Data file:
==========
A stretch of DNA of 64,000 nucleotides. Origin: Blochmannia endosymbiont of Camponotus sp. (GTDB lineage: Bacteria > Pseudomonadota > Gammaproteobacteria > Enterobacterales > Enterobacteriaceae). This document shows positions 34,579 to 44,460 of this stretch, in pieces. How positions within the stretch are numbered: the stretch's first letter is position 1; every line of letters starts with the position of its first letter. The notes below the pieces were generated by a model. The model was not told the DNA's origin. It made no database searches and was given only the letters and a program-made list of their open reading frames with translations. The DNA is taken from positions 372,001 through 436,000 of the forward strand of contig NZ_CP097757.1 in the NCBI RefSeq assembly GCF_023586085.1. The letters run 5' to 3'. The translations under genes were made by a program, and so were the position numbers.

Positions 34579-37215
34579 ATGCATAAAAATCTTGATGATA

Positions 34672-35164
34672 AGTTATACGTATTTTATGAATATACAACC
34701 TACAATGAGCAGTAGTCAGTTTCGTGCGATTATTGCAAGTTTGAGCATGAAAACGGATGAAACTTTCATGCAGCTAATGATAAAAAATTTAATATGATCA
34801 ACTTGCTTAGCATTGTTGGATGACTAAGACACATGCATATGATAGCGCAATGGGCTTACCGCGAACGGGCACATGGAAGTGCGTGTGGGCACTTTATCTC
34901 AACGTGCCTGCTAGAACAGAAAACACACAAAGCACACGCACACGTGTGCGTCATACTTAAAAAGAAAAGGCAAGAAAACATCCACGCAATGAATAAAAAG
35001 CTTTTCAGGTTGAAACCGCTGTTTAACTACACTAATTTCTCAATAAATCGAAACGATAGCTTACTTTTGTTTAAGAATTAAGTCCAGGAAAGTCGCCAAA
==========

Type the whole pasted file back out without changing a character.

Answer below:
A stretch of DNA of 64,000 nucleotides. Origin: Blochmannia endosymbiont of Camponotus sp. (GTDB lineage: Bacteria > Pseudomonadota > Gammaproteobacteria > Enterobacterales > Enterobacteriaceae). This document shows positions 34,579 to 44,460 of this stretch, in pieces. How positions within the stretch are numbered: the stretch's first letter is position 1; every line of letters starts with the position of its first letter. The notes below the pieces were generated by a model. The model was not told the DNA's origin. It made no database searches and was given only the letters and a program-made list of their open reading frames with translations. The DNA is taken from positions 372,001 through 436,000 of the forward strand of contig NZ_CP097757.1 in the NCBI RefSeq assembly GCF_023586085.1. The letters run 5' to 3'. The translations under genes were made by a program, and so were the position numbers.

Positions 34579-37215
34579 ATGCATAAAAATCTTGATGATA

Positions 34672-35164
34672 AGTTATACGTATTTTATGAATATACAACC
34701 TACAATGAGCAGTAGTCAGTTTCGTGCGATTATTGCAAGTTTGAGCATGAAAACGGATGAAACTTTCATGCAGCTAATGATAAAAAATTTAATATGATCA
34801 ACTTGCTTAGCATTGTTGGATGACTAAGACACATGCATATGATAGCGCAATGGGCTTACCGCGAACGGGCACATGGAAGTGCGTGTGGGCACTTTATCTC
34901 AACGTGCCTGCTAGAACAGAAAACACACAAAGCACACGCACACGTGTGCGTCATACTTAAAAAGAAAAGGCAAGAAAACATCCACGCAATGAATAAAAAG
35001 CTTTTCAGGTTGAAACCGCTGTTTAACTACACTAATTTCTCAATAAATCGAAACGATAGCTTACTTTTGTTTAAGAATTAAGTCCAGGAAAGTCGCCAAA